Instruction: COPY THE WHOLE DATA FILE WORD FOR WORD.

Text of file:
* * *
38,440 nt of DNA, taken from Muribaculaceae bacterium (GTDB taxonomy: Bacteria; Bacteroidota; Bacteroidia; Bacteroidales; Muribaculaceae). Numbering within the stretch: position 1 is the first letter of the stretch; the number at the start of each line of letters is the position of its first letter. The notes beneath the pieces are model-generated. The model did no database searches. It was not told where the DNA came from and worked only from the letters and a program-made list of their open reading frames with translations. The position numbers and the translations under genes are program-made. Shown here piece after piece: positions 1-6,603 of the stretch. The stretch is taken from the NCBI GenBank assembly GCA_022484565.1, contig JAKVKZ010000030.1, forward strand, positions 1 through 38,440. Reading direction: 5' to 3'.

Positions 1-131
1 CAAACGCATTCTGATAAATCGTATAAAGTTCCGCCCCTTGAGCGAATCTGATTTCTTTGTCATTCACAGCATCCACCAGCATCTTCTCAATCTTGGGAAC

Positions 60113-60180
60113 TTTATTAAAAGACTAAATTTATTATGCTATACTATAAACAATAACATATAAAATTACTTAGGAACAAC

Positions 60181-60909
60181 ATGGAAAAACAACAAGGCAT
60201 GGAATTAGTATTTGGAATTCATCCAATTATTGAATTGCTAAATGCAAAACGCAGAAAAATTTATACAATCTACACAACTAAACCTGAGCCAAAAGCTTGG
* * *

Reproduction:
38,440 nt of DNA, taken from Muribaculaceae bacterium (GTDB taxonomy: Bacteria; Bacteroidota; Bacteroidia; Bacteroidales; Muribaculaceae). Numbering within the stretch: position 1 is the first letter of the stretch; the number at the start of each line of letters is the position of its first letter. The notes beneath the pieces are model-generated. The model did no database searches. It was not told where the DNA came from and worked only from the letters and a program-made list of their open reading frames with translations. The position numbers and the translations under genes are program-made. Shown here piece after piece: positions 1-6,603 of the stretch. The stretch is taken from the NCBI GenBank assembly GCA_022484565.1, contig JAKVKZ010000030.1, forward strand, positions 1 through 38,440. Reading direction: 5' to 3'.

Positions 1-131
1 CAAACGCATTCTGATAAATCGTATAAAGTTCCGCCCCTTGAGCGAATCTGATTTCTTTGTCATTCACAGCATCCACCAGCATCTTCTCAATCTTGGGAAC

Positions 60113-60180
60113 TTTATTAAAAGACTAAATTTATTATGCTATACTATAAACAATAACATATAAAATTACTTAGGAACAAC

Positions 60181-60909
60181 ATGGAAAAACAACAAGGCAT
60201 GGAATTAGTATTTGGAATTCATCCAATTATTGAATTGCTAAATGCAAAACGCAGAAAAATTTATACAATCTACACAACTAAACCTGAGCCAAAAGCTTGG